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Tragedy Of The Homeless 



Every year over 70 million rural migrats are moving into urban centers around the world. Unfortunately most of them land up  into the slums of their new cities.  In such a situation can the buy-one-give-one model work for housing? Imagine if every slumdweller or homeless family on earth had their fully paid home. Thanks to our new social concious buyers Many such projects and proposals are well under way to make that a reality. Buy A Luxury Condo or home, Give A Slum Dweller A New Home is a reality and is launched one of the first partnership in the U.S. and India. Buy a new luxury condo in San Diego, and you can help build a home for a family currently living in a slum in Manila or Mumbai. The philosophy and the social impact behind this has inspired many developers a one-for-one real estate gifting model,” says Pete Dupuis, who co-founded World Housing with his business partner Sid Landolt in 2013, beginning with a development in Vancouver.

  

The business model is simple in theory: Real estate developers donate a portion of their marketing budget to the nonprofit, and then the nonprofit creates local factories that build low-cost homes in the developing world. Each home, which can cost about $5,000 in a place like Manila or Mumbai, is part of a bigger neighborhood with a playground, community garden, and other common areas. “Our mission at World Housing is to create social change by connecting the world to be a better community, so the idea of ‘community’ is foundational to how we think, design, and create our homes,” says Dupuis. In Cambodia, where the nonprofit has been building homes for the last two years, they’ve partnered with Cambodia Children’s Fund to help provide services like health care, nutrition, and education for residents.The team’s new project in Manila was inspired in part by a trip Dupuis took to a slum called Smokey Mountain, where about 300,000 people live in shacks in a landfill. “The abject poverty has left a lasting impression on how I saw the world,” he says. “However, the one thing I discovered was the welcoming and hopeful nature of the people there. One of my best memories was playing a game of pool in the middle of a slum, on a table reconstructed from garbage. The people made me feel like part of their family and I made a promise to myself that when World Housing opened we would return to help the people there.”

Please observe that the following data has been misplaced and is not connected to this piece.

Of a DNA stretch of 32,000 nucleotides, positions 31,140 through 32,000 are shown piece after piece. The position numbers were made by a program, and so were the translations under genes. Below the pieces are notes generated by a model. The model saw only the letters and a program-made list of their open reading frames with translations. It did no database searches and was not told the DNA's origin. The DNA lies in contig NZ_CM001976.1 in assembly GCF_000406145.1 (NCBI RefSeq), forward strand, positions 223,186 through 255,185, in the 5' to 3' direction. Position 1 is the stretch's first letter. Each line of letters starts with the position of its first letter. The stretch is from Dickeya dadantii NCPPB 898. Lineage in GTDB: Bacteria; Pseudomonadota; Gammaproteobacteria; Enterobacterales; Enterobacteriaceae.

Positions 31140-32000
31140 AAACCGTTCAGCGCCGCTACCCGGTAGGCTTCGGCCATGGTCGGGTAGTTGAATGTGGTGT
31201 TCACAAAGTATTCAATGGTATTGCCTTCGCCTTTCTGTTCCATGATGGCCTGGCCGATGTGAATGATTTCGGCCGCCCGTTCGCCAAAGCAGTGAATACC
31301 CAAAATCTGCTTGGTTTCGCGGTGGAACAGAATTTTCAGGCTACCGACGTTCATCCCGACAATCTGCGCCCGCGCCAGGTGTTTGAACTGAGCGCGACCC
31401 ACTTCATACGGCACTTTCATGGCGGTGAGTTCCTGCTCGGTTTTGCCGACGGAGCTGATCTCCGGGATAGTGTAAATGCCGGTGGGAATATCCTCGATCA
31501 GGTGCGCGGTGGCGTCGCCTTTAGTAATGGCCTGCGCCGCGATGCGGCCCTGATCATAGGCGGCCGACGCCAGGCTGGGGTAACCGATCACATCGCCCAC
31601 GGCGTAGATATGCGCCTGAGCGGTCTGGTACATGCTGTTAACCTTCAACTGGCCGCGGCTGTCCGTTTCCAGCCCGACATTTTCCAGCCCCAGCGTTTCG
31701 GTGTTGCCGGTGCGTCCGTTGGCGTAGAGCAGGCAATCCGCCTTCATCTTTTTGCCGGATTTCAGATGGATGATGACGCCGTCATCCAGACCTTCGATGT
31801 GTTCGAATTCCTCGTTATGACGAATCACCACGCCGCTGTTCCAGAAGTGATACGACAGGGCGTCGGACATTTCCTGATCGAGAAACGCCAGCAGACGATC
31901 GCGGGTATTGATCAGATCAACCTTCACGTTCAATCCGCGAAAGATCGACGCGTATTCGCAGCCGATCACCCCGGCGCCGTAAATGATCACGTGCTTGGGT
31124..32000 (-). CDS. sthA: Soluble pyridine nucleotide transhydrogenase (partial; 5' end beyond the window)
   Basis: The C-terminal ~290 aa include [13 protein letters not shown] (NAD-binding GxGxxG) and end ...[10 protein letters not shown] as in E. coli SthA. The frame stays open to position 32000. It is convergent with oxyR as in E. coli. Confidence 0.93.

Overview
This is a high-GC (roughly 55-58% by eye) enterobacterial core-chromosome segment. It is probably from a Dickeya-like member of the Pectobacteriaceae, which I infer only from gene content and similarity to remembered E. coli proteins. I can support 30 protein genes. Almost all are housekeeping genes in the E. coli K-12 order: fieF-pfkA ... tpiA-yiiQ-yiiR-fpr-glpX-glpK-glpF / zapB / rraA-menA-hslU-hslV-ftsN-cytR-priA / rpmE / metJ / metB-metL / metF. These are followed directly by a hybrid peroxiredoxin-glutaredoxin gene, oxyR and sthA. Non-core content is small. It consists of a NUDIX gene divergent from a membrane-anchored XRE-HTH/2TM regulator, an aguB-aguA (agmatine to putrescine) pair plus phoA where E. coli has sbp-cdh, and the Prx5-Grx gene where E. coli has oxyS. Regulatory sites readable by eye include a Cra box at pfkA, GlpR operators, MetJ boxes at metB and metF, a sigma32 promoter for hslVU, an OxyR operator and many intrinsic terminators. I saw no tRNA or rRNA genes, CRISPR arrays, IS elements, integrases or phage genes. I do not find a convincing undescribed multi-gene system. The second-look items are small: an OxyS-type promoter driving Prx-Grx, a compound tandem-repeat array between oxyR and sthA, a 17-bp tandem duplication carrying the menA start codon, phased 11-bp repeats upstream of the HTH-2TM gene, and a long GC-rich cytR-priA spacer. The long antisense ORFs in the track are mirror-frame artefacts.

In India, anyone who buys a condo or house at any of its new developments in and near Mumbai, Houston and Tanzania called micro Cities will help change the lives of a family locally. The Bosa condo development in San Diego will fund 64 homes in Manila, housing 300 people.
The condos, which will be available in 2017, are polar opposites of the simple houses under construction in Manila, with amenities like ocean views, a pool and sauna, and even potentially an indoor dog run. But the developer thinks that buyers will respond to the idea of doing good as an added perk. “We hope to set a new norm in residential development and inspire buyers, who will be the driving force in building this community,” says Nat Bosa, president of Bosa Development, the company behind Pacific Gate. Companies such as Zeons Realty which builds off the grid Micro-Cities also donates to the local community in which it starts any project.  “We believe it will attract domestic and international buyers, so it is a natural progression for the company to expand its philanthropic footprint within the community it does business,” Garson Silvers says CEO for Zeons. World Housing has housed 2,000 people so far, and hopes to reach 30,000 by 2020. Bosa believes the model may start to spread in the development community. “As the industry continues to grow we believe this model of giving will also grow,” he says. “There’s nothing more powerful than having owners and developers see the physical impact they are having on a global scale. They are affecting lives in the most profound way.”

By Naved Jafry

Reference : A. Peters